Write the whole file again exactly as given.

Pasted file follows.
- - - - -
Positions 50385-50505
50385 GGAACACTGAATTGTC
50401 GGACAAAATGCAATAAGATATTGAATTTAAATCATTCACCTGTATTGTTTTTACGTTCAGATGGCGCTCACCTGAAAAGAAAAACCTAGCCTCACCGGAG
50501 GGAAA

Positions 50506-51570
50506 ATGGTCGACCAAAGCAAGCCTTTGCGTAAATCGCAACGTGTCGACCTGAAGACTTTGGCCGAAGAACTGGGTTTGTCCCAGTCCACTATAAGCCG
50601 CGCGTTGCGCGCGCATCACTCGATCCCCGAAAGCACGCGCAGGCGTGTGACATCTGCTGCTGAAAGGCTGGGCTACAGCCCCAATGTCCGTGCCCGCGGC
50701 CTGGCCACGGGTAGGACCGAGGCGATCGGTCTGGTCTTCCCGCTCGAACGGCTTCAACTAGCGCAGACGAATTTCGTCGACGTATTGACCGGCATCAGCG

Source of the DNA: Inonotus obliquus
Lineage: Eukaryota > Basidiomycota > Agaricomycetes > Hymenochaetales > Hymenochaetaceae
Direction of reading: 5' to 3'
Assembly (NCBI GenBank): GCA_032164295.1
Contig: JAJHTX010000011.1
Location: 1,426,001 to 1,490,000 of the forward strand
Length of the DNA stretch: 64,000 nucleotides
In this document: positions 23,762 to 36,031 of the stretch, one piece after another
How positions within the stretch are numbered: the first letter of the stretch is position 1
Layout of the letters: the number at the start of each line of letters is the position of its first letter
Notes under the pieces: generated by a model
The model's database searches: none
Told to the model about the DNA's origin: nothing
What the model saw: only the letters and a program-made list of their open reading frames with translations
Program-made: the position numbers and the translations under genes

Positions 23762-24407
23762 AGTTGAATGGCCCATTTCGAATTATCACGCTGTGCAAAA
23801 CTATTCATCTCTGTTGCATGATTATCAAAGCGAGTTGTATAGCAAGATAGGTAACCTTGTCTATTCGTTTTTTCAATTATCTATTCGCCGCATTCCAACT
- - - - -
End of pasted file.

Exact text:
Positions 50385-50505
50385 GGAACACTGAATTGTC
50401 GGACAAAATGCAATAAGATATTGAATTTAAATCATTCACCTGTATTGTTTTTACGTTCAGATGGCGCTCACCTGAAAAGAAAAACCTAGCCTCACCGGAG
50501 GGAAA

Positions 50506-51570
50506 ATGGTCGACCAAAGCAAGCCTTTGCGTAAATCGCAACGTGTCGACCTGAAGACTTTGGCCGAAGAACTGGGTTTGTCCCAGTCCACTATAAGCCG
50601 CGCGTTGCGCGCGCATCACTCGATCCCCGAAAGCACGCGCAGGCGTGTGACATCTGCTGCTGAAAGGCTGGGCTACAGCCCCAATGTCCGTGCCCGCGGC
50701 CTGGCCACGGGTAGGACCGAGGCGATCGGTCTGGTCTTCCCGCTCGAACGGCTTCAACTAGCGCAGACGAATTTCGTCGACGTATTGACCGGCATCAGCG

Source of the DNA: Inonotus obliquus
Lineage: Eukaryota > Basidiomycota > Agaricomycetes > Hymenochaetales > Hymenochaetaceae
Direction of reading: 5' to 3'
Assembly (NCBI GenBank): GCA_032164295.1
Contig: JAJHTX010000011.1
Location: 1,426,001 to 1,490,000 of the forward strand
Length of the DNA stretch: 64,000 nucleotides
In this document: positions 23,762 to 36,031 of the stretch, one piece after another
How positions within the stretch are numbered: the first letter of the stretch is position 1
Layout of the letters: the number at the start of each line of letters is the position of its first letter
Notes under the pieces: generated by a model
The model's database searches: none
Told to the model about the DNA's origin: nothing
What the model saw: only the letters and a program-made list of their open reading frames with translations
Program-made: the position numbers and the translations under genes

Positions 23762-24407
23762 AGTTGAATGGCCCATTTCGAATTATCACGCTGTGCAAAA
23801 CTATTCATCTCTGTTGCATGATTATCAAAGCGAGTTGTATAGCAAGATAGGTAACCTTGTCTATTCGTTTTTTCAATTATCTATTCGCCGCATTCCAACT